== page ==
Glenn Allen (Hargreaves Associates) created one of the most unique and celebrated spaces on Duke’s campus: the West Campus Plaza. This project established the patterns and design criteria for what has been expanded into a major student-focused precinct. Allen also worked with Duke on the extensive planning for a new Central Campus. Working alongside the architects David Manfredi, Caesar Pelli and Adam Gross, he created a landscape fabric that would tie together the various proposed buildings in the plan.
Other landscape architects making a contribution to the Duke landscape during this time include Warren Byrd with Nelson Byrd Woltz (Doris Duke Center master plan and East/West Garden in Duke Gardens), Michael Vergason (Central Campus planning and the landscape at the Law School), Roger Courtney with EDAW (CIEMAS/Engineering Quad), Walt Havener with Lappas and Havener (Bostock Library/Pedestrianway, Nasher Museam and Fuqua), Sam Reynolds (Yoh Football and extensive improvements within Duke Gardens), and Stanziale (Keohane Quad and Rubenstein Hall).
After a slow period following the economic downturn in 2008, Duke accelerated its design and construction in the early 2010s.
Gary Hilderbrand (Reed Hilderbrand) joined a design/planning team looking at the development of Duke’s New Campus. He oversaw the major planning effort from the landscape perspective, proposing major landscape initiatives that would create a “third quad” for the campus. He also led a comprehensive planning effort looking at the feasibility of relocating the historic Campus Drive in order to create a more cohesive campus on which to build. He is now working on the design of an Arts Building that will be the first project on the New Campus site.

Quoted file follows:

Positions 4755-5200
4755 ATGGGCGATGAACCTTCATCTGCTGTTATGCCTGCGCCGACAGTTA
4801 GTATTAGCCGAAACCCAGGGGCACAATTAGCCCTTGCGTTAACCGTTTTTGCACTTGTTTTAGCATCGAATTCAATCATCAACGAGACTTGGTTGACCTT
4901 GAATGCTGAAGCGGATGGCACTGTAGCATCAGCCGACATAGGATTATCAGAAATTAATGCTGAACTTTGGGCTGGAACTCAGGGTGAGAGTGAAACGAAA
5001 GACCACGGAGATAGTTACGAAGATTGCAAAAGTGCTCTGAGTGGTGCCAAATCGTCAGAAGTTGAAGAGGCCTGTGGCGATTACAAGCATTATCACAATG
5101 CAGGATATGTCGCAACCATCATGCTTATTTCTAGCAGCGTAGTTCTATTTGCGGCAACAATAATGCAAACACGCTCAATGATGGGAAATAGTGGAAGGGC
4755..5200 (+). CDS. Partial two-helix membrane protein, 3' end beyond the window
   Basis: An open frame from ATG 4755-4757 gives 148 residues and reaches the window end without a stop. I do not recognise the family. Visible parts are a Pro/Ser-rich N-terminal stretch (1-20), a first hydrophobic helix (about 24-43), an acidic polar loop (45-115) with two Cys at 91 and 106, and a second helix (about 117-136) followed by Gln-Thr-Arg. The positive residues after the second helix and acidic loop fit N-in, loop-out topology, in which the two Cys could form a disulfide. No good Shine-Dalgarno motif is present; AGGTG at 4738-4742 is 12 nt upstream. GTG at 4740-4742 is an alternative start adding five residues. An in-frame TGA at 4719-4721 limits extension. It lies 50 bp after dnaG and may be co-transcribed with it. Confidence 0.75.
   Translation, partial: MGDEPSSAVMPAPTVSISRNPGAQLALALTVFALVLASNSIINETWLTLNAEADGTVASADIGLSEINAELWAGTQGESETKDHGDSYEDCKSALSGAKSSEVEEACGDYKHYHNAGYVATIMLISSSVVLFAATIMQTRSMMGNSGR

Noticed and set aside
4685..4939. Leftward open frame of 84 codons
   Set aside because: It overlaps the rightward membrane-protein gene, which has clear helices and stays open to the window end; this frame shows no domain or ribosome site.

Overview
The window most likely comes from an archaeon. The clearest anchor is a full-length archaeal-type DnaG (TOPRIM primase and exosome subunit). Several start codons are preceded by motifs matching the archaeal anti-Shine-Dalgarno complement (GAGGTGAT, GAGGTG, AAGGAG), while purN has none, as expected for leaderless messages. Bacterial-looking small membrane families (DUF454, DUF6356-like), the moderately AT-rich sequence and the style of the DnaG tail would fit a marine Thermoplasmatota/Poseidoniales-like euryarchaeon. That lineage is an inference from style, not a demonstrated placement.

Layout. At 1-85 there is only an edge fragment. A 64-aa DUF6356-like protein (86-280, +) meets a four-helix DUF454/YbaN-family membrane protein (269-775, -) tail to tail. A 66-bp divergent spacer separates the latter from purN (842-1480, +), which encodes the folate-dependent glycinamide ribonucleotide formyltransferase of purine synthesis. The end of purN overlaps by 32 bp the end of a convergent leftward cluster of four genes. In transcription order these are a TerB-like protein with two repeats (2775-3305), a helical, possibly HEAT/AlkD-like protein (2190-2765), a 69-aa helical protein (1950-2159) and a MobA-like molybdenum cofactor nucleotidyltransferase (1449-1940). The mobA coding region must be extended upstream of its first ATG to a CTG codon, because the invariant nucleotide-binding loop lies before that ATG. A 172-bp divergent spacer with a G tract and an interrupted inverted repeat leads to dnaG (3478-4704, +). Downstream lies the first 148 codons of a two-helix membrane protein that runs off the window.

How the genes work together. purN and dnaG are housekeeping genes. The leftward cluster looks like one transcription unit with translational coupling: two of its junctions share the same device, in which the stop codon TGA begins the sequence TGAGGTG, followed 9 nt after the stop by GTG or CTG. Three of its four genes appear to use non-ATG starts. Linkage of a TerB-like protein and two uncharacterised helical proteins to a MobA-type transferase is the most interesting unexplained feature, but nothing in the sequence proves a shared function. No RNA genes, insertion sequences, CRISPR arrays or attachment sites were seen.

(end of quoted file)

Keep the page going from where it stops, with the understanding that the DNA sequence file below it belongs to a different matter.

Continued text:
Hilderbrand has also produced restoration plans for both historic quadrangles: East and West, with West Campus Quad currently moving forward. In association with this, he is working on both the West Campus Union and Perkins Library renovation projects, and providing consistency to the design of the entire landscape in that precinct. His work on the Penn Pavilion and planning for Union Drive and Page Auditorium/Chapel Garden has helped to ensure the entire core of West Campus will be designed in a manner that is both consistent and of the highest quality. He also designed the landscape for K4 Residence Hall.
Warren Byrd designed another important project that is currently under construction: a 6-acre Stormwater Reclamation Pond that highlights Duke’s ongoing commitment to being an environmental steward. The new landscape will help to maximize the ecosystem benefits of Duke’s natural resources and reinforce the master plan goal of creating memorable places on campus.
Other current and recent projects include Trent Semans Esplanade and Student Health and Wellness Center (Stanziale), the transformation of the Athletics Precinct (Havener), and an ecological assessment of the Chapel Woods by Jose Almiñana (Andropogon Associates). Sarah Duke Gardens is also adding a Japanese Garden (designed by Sada Uchiyama) and a Chinese Garden (by Mahan Rykiel), and will soon be undertaking a new planning effort for their main entry.